The Augmented Reality experience, The Lights of St. Etienne, uses the AR-browser Argon as a platform for an embodied, location-based experience in St Etiènne Cathédral in Metz. The experience takes into account the cultural heritage and “hidden” stories embedded in its architecture, windows, and ornamentations. Lights focus on five separate sites (geo-spots) in and around the cathedral to explore various dimensions of the cathedral, its history, and its place in Metz.
The five spots are inside the cathedral, working with historical narratives relating the history of the cathedral and citizens' experience of Metz at various points in time. 3D panoramas will be used to give the visitor a sense of the changing architecture of the vast church over the centuries. Photographic images, presented on the screen, will permit the visitor to examine more closely some of the stained glass located high overhead. Sound and music are prominent in the experience, changing as the visitor moves to the various sites. Ranging from the sounds of fire (cf. Bill Viola's Fire Woman video work 2005 serves as an example) to spoken narratives in 1st person point-of-view narratives of people telling personal stories relating to a particular moment. Favoring a situated personalized narrative, inspired by historical events and drawn from contemporaneous sources, the narratives present one view on the complexity of history that is centered on the cathedral. Music is also used in the application, underscoring contemplation or the sacral experience of being in the cathedral.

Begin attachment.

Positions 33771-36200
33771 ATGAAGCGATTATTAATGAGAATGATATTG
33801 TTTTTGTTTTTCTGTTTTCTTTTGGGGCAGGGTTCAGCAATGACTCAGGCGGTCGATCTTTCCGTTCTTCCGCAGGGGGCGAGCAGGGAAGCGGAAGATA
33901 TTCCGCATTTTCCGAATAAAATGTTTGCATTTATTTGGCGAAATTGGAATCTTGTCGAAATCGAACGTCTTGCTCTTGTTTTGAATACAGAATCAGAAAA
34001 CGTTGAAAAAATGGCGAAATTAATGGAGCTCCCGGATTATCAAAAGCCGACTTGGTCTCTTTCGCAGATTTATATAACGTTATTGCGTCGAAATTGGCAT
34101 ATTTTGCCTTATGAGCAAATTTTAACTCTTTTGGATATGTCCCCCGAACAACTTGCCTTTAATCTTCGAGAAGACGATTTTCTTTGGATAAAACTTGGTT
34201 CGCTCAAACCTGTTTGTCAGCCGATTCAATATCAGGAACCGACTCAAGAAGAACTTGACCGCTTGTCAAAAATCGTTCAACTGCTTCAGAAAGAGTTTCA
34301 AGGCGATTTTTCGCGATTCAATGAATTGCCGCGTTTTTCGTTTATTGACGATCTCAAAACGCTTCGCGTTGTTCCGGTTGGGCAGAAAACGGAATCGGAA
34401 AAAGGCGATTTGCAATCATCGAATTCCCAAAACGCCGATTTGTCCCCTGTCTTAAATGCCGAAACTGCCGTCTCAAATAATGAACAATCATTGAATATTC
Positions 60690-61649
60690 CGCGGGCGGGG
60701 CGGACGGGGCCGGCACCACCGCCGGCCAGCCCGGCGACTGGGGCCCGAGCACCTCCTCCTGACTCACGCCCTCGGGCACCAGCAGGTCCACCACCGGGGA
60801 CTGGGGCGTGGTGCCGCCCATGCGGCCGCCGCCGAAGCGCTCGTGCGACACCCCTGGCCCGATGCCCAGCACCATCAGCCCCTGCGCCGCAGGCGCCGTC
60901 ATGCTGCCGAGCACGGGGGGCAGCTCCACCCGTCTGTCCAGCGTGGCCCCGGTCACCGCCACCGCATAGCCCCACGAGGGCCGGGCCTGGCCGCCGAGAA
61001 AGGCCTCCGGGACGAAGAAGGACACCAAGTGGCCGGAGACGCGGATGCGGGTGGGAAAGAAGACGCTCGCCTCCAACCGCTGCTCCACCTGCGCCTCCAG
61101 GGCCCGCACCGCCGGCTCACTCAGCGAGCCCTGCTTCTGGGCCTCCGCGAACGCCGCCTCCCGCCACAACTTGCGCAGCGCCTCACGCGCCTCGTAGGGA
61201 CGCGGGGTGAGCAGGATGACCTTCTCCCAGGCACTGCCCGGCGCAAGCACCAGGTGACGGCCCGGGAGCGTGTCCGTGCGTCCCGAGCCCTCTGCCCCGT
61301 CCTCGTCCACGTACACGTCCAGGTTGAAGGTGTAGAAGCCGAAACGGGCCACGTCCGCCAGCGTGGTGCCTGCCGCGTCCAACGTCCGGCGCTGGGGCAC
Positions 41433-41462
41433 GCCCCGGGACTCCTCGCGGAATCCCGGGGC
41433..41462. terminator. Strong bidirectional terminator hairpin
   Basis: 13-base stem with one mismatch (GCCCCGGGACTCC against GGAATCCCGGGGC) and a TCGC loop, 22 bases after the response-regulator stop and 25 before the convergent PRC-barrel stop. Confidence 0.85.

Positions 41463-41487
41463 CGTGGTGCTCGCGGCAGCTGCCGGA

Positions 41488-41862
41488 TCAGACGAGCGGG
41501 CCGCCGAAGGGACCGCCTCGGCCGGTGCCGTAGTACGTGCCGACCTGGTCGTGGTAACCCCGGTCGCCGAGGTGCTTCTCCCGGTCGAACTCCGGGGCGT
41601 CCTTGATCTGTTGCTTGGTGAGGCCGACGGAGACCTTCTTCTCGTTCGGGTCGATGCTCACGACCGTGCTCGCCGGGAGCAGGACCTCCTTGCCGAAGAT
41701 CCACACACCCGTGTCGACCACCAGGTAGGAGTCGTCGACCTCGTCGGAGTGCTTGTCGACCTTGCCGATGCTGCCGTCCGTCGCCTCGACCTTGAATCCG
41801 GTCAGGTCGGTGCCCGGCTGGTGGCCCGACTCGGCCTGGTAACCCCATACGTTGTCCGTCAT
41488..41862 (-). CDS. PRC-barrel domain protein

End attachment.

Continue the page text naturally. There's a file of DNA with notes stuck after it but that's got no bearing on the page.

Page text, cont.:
Argon permits us to design using a variety of Augmented and Mixed reality techniques, as well as multimedia presented on the mobile device's screen. This prototype was designed and produced by AEL researchers, students at the Metz campus of Georgia Tech (GT Lorraine), and students at Georgia Tech in Atlanta (US).
Lab activities focus on understanding how to build interactive computing environments that directly augment a user's senses with computer-generated material. Researchers are interested in augmenting the user's perception, and place particular emphasis on the interaction between the users and their environment.